As we continue our Numismatic Summer Road Trip we head this week to Philadelphia, Pennsylvania, where there is an ultimate coin-related attraction, the United States Mint at Philadelphia. While this may be an obvious choice to numismatists, maybe you need to convince family members that it’s a great place to visit. So, according to Philadelphia Magazine, here are the top five reasons you should take a tour of the United States Mint — excerpted and with some comments from me. (For the entire article visit: http://www.phillymag.com/ticket/2015/03/19/5-reasons-you-should-take-a-tour-of-the-united-states-mint/)
1. It’s So Convenient to Major Heritage Attractions
These include the National Constitution Center, the Liberty Bell and Independence Hall.
2. Admission to the U.S. Mint is Free!
You won’t need to pay a dime to get into the U.S. Mint (but you might get to see one being made — see next item).
3. Watch Money Get Made Right Before Your Very Eyes
It’s pretty cool to see thousands of brand new coins roll off the presses and march off to circulation. However, there are no free samples at the Mint.
4. Meet Peter the Mint Eagle
Peter was a bald eagle who lived at the old Philadelphia Mint during the 1830s. He became something of a local celebrity. The Mint’s staff would let him out of the building to fly over the city during the day. While you can still see Peter, he hasn’t flown anywhere for a while.
5. The Philadelphia Mint is One of the Largest Coining Facilities in the World
In fact, until January 2009, the Philadelphia Mint was the largest coining facility in the world. The Philly Mint covers some five acres of land and produces an average of 1 million coins every 30 minutes. Sound like a lot of coins? It was in the old days, that’s for sure—it would have taken the original Philadelphia Mint three years to strike that many coins.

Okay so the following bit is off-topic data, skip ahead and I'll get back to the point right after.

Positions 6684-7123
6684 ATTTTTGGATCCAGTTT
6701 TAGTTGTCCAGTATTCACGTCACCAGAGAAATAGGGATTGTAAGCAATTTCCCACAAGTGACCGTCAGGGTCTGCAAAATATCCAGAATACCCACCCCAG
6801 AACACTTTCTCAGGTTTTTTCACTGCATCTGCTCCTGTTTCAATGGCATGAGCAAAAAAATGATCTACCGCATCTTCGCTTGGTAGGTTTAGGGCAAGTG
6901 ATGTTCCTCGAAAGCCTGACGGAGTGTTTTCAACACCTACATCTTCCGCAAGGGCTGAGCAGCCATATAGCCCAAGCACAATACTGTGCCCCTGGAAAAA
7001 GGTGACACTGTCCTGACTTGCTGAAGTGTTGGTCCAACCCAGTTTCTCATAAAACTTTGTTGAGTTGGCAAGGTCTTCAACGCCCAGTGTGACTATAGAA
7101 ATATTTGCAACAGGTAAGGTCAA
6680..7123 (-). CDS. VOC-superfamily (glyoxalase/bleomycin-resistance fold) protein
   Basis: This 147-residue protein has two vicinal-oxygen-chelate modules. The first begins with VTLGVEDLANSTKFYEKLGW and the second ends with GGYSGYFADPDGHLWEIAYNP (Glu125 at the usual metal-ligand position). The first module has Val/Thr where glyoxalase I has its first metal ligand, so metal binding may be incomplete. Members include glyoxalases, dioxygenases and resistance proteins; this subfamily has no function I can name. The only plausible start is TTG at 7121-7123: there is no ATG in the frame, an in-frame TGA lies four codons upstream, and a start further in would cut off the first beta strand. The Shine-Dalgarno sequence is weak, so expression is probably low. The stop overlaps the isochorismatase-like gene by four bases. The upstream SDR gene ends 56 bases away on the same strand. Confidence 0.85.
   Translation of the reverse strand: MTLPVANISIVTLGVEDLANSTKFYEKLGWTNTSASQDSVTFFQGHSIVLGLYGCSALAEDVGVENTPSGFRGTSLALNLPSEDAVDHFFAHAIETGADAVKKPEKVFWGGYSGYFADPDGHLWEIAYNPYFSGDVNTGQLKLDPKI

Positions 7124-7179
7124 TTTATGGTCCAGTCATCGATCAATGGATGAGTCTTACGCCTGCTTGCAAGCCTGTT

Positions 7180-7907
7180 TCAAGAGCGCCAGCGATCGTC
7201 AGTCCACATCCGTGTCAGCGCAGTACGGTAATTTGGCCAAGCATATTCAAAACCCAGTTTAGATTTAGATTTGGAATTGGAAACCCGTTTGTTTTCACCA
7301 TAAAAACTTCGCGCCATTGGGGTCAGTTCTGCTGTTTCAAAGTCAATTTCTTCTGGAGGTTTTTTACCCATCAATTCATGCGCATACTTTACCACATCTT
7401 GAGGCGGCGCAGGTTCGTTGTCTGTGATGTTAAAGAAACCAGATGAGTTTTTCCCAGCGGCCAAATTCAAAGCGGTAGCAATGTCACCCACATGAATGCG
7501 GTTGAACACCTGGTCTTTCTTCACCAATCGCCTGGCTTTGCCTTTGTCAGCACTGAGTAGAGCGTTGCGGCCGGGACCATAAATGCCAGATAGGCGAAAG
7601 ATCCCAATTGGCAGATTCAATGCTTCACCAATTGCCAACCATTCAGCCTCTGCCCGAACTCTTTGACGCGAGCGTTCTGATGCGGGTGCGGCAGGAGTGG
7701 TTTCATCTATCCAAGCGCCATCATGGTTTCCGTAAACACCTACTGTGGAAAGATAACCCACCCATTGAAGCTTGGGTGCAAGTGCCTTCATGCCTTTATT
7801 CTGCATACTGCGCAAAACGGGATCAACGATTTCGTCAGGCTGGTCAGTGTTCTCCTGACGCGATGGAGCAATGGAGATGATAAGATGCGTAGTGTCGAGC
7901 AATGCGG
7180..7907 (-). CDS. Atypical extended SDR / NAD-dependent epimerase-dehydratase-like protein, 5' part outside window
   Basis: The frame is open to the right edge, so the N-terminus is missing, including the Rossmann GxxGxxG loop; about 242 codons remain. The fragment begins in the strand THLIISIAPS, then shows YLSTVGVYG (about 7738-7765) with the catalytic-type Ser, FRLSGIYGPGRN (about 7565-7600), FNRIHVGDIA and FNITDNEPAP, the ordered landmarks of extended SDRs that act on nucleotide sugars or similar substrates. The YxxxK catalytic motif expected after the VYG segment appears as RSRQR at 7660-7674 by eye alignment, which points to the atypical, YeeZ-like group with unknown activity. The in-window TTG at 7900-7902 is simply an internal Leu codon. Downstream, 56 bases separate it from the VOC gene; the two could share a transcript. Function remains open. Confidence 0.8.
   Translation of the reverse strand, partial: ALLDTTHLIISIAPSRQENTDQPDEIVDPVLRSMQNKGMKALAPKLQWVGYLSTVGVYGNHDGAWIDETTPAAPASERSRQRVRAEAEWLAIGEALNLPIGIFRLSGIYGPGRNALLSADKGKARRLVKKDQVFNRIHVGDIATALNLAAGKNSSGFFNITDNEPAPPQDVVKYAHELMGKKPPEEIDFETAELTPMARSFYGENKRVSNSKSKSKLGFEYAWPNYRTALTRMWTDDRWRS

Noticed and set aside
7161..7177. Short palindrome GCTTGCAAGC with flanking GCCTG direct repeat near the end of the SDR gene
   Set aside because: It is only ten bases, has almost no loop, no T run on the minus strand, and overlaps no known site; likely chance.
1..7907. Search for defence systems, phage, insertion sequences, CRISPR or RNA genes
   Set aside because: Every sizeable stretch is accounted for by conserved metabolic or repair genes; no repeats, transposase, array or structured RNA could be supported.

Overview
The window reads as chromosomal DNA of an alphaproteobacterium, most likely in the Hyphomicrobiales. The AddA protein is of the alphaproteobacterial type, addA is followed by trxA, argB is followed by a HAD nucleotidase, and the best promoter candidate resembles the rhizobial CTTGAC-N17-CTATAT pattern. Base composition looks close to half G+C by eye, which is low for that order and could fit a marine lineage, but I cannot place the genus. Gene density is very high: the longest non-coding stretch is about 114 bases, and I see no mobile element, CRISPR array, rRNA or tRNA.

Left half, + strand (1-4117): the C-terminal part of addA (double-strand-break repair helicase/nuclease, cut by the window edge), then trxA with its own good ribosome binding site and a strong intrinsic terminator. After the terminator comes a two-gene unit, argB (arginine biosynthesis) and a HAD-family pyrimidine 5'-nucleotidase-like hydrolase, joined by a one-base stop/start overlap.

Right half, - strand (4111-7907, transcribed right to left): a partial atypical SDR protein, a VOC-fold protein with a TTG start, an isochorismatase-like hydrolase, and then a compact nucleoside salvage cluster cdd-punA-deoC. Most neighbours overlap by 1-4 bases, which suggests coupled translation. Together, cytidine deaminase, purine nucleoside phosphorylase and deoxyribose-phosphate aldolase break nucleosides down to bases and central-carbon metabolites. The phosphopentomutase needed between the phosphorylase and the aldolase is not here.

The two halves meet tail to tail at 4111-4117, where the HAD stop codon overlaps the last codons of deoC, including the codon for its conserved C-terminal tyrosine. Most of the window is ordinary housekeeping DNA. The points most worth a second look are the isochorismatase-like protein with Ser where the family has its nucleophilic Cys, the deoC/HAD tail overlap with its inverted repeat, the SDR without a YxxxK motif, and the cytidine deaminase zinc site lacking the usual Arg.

The Philadelphia Mint offers free, self-guided tours that take about 45 minutes. The facility is open for visitors from 9:00 am to 4:30 pm, Monday through Friday. It is also open the same hours on Saturdays between Memorial Day and Labor Day (but the above article notes that on weekends you might not see any staff working the coining machines). There are also coins on display in the David Rittenhouse Room gallery.
Additional attractions near Philadelphia
Once again, it could be a nearly endless list here, especially for people with an interest in our nation’s history. But in keeping with the "free" theme, check out this link to visitphilly.com, listing the top 10 free attractions in the city — one of which you already know.